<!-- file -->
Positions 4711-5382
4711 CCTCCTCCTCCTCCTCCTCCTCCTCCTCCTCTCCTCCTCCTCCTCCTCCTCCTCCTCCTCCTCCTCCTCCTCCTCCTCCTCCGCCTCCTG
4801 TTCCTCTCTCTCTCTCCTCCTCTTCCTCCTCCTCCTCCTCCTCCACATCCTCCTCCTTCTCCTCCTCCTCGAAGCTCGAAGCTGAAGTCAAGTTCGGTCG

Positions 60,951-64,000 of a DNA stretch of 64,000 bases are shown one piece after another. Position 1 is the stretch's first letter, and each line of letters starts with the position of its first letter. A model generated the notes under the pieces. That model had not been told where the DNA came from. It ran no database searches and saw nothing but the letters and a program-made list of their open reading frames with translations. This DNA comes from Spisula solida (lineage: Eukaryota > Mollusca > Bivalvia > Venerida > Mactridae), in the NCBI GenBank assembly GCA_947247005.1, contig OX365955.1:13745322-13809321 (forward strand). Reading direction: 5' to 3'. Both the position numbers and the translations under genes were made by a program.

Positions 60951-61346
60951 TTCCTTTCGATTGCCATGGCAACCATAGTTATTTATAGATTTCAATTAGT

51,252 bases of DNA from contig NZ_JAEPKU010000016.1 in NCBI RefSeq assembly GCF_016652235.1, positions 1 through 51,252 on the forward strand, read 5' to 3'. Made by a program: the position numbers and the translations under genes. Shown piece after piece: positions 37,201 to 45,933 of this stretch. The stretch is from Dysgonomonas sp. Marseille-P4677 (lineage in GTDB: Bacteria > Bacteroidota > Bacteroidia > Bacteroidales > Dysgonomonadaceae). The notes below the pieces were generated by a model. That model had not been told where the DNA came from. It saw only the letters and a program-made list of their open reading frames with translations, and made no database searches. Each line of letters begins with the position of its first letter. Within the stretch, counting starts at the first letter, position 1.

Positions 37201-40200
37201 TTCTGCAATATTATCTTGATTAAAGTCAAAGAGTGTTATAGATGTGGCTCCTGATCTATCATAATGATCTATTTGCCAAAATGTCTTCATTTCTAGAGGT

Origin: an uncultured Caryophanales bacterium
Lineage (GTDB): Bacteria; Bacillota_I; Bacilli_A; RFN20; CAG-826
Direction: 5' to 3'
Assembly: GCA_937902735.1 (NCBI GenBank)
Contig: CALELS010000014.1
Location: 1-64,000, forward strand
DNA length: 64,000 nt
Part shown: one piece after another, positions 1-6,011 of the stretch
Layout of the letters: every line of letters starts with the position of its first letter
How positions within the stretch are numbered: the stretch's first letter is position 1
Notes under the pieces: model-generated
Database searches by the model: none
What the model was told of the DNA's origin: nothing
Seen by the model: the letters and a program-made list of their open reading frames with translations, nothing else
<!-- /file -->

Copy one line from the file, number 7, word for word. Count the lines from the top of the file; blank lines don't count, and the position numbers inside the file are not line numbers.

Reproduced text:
51,252 bases of DNA from contig NZ_JAEPKU010000016.1 in NCBI RefSeq assembly GCF_016652235.1, positions 1 through 51,252 on the forward strand, read 5' to 3'. Made by a program: the position numbers and the translations under genes. Shown piece after piece: positions 37,201 to 45,933 of this stretch. The stretch is from Dysgonomonas sp. Marseille-P4677 (lineage in GTDB: Bacteria > Bacteroidota > Bacteroidia > Bacteroidales > Dysgonomonadaceae). The notes below the pieces were generated by a model. That model had not been told where the DNA came from. It saw only the letters and a program-made list of their open reading frames with translations, and made no database searches. Each line of letters begins with the position of its first letter. Within the stretch, counting starts at the first letter, position 1.